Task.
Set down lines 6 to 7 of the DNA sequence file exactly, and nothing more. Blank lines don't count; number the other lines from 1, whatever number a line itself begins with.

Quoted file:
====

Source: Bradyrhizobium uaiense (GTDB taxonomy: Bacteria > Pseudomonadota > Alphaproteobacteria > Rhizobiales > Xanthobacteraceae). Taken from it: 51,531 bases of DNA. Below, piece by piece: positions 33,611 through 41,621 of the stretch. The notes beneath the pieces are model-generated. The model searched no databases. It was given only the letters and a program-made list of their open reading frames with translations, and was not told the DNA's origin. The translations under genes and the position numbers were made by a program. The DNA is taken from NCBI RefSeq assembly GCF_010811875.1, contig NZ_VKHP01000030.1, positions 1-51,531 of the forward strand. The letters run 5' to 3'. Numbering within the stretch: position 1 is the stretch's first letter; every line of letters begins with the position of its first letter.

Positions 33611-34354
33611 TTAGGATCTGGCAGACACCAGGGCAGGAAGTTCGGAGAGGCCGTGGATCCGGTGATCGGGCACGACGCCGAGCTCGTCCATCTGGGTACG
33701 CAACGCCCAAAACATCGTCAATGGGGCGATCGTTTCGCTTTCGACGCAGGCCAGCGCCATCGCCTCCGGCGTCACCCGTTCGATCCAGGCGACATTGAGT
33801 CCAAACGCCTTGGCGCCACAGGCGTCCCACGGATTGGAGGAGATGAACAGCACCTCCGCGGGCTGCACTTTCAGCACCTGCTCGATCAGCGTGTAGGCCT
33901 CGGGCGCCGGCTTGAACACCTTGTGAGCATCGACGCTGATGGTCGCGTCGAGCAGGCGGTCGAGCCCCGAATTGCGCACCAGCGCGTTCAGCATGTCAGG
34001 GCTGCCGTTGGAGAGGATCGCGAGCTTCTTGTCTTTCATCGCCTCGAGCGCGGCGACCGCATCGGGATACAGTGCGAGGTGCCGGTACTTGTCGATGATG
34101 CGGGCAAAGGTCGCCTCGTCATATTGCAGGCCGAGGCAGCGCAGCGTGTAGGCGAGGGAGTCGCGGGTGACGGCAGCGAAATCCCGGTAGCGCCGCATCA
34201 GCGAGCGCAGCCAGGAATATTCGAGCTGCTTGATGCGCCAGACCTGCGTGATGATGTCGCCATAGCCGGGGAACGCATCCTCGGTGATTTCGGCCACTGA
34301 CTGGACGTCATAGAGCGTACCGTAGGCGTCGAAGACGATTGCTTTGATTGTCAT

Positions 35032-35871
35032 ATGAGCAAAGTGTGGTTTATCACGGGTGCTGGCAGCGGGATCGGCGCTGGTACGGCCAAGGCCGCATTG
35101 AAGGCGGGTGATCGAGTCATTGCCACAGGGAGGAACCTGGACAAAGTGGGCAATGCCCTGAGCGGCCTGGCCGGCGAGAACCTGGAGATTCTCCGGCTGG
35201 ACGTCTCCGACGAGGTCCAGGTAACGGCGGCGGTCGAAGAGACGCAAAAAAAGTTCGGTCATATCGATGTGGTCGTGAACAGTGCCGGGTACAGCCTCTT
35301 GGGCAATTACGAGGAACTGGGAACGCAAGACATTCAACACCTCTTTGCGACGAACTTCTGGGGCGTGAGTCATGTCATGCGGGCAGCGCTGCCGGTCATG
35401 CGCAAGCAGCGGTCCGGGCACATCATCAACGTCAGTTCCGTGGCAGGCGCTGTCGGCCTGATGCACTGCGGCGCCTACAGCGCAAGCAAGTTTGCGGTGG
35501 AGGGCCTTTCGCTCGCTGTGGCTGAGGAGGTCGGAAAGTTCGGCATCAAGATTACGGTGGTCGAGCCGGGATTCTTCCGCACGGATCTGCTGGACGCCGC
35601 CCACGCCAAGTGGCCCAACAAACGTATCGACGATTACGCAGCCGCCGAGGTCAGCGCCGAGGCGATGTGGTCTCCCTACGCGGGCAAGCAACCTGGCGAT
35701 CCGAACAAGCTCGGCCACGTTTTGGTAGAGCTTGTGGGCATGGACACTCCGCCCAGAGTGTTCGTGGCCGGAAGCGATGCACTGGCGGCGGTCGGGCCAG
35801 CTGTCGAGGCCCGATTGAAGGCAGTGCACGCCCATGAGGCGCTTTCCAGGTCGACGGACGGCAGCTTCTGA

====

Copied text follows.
33901 CGGGCGCCGGCTTGAACACCTTGTGAGCATCGACGCTGATGGTCGCGTCGAGCAGGCGGTCGAGCCCCGAATTGCGCACCAGCGCGTTCAGCATGTCAGG
34001 GCTGCCGTTGGAGAGGATCGCGAGCTTCTTGTCTTTCATCGCCTCGAGCGCGGCGACCGCATCGGGATACAGTGCGAGGTGCCGGTACTTGTCGATGATG